The director general of the Directorate reports to the commissioner, who himself reports to the deputy minister. The Navigation Systems director reports to the director general, while the Program manager in charge of its implementation reports to the Navigation Systems director.

The ANP is a permanent program funded approximately 24% from marine navigation service fees (MNSF5), i.e. fees paid by certified commercial ships (these fees are listed in table 1 as vote-netted revenues – VNR), based on the size and traveled area, and approximately 76% from CCG’s operating budget.

The VNR is collected for marine navigation services, including aids to navigation. Three types of expenses are used to provide this service and justify the collection of this royalty: marine services, fleet and technical services. For more details, refer to footnotes.

ANP resources for the period from 2005-06 to 2008-09 are presented and summarized below:

Table 1: Program expenses6 in million dollars (not including the Fleet and ITS)

Item

2005-06

2006-07

2007-08

2008-09

Real costs

Real costs

Real costs

Real costs

Wages

    10,998.5

    10,962.5

   11,320.6

   11,504.2

Non-wages (O&M)

    4,821.3

    4,730.1

    4,644

    4,536.6

Vote-netted revenues (VNR)

   (5,562.6)

   (5,058.4)

   (5,269.4)

   (5,336.7)

Fuel

    4,946.9

    4,394.2

    5,380.4

    7,037.9

Total expenses

   15,204.1

   15,028.4

   16,075.5

   17,742.1

2.4  Program risks

The aids program is based on a risk profile sorted according to national priorities. Risks associated with the aids program have been identified in 2008-097 and they concern, by order of importance, recruiting and retention issues; aids deterioration (i.e. deficient aids and fleet problems); the lack of funding that would allow aids to navigation to grow; roles and responsibilities with main partners that influence program delivery; the lack of power over service quality; and finally, the incapacity to provide service levels. However, the importance of risks obviously varies from one region to the other.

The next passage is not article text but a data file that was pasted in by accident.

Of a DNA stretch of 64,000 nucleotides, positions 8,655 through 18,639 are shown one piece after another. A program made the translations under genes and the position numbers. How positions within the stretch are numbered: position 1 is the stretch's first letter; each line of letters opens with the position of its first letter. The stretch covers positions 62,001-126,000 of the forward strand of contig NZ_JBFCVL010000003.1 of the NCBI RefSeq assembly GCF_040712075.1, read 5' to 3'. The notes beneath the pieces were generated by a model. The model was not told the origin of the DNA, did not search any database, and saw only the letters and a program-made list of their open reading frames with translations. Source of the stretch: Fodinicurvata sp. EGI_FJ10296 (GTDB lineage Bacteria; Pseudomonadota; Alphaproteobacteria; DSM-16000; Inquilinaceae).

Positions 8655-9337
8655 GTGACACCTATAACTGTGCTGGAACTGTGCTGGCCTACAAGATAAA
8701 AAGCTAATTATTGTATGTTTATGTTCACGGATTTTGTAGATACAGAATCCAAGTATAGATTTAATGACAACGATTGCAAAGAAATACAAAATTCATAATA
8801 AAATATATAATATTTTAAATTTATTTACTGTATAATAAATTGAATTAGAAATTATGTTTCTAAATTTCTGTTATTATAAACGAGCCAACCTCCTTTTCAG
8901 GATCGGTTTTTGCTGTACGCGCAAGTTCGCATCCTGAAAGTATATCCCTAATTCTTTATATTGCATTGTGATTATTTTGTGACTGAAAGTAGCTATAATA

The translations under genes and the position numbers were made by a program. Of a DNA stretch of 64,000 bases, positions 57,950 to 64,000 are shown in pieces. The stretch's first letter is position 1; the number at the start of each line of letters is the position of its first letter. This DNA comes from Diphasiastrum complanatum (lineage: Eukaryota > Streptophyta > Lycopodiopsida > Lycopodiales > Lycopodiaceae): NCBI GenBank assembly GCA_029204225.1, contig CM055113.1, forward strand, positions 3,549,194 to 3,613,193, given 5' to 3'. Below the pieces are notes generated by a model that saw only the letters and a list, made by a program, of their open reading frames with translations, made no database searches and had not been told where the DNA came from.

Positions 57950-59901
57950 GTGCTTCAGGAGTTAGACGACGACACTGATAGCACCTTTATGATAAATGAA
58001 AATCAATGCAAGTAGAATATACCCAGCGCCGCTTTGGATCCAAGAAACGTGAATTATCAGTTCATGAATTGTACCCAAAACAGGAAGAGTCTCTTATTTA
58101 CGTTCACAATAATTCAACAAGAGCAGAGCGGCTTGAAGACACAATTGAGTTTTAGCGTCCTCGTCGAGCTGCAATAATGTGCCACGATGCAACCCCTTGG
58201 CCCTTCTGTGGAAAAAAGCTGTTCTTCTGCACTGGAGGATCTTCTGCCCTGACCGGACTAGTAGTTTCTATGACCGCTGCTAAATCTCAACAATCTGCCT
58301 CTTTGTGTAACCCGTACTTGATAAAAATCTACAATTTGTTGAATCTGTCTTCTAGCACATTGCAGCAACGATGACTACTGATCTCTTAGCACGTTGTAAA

2.5  Program logic model

The logic model below shows how ANP activities lead to final results. This model is used, by extension, to identify short-, medium- and long-term results of the ANP. It is also a roadmap for the aids program. The program has no management and accountability framework based on results, but it has a performance measurement framework and a logic model.

Based on the logic model created in 2003 and on the Report on plans and priorities (RPP) that remains effective until March 2010, the aids program helps attain DFO’s strategic result Safe and accessible waterways. This strategic result directly contributes to the following result sector of the Government of Canada called Safe and secures communities, and indirectly to the following strategic results: A strong economic growth and An economy based on innovation and knowledge.

ANP objectives are as follows:

  • Contribute to the safety of waterways;

  • Contribute to the safety of ship transits and movements;

  • Ensure the efficiency of positioning systems and detection of hazards;

  • Provide information concerning maritime security;

  • Protect marine environments (minimize effects on the environment).

Figure 2: ANP logic model: 2005/2006 to 2009/2010

Figure 2: ANP logic model: 2005/2006 to 2009/2010

3.  Methodology

We used different data collection methods to review issues and questions within the framework of this evaluation. This section describes the evaluation model, evaluation questions, the methodological approach, analysis methods for each evaluation tasks, as well as limitations and constraints.

3.1  Project management

The evaluation was conducted by an evaluation team within the Evaluation Directorate at the DFO. In order to ensure the fairness and usefulness of the evaluation report, the evaluation team has collaborated with the aids program staff to:

  • Make a list of documents that must be studied;

  • Determine sources of data and communicate with them;

  • Review and comment interview guides to be used when gathering data, as well as technical reports;

  • Review and comment preliminary and final versions of the evaluation report.

3.2.  Evaluation model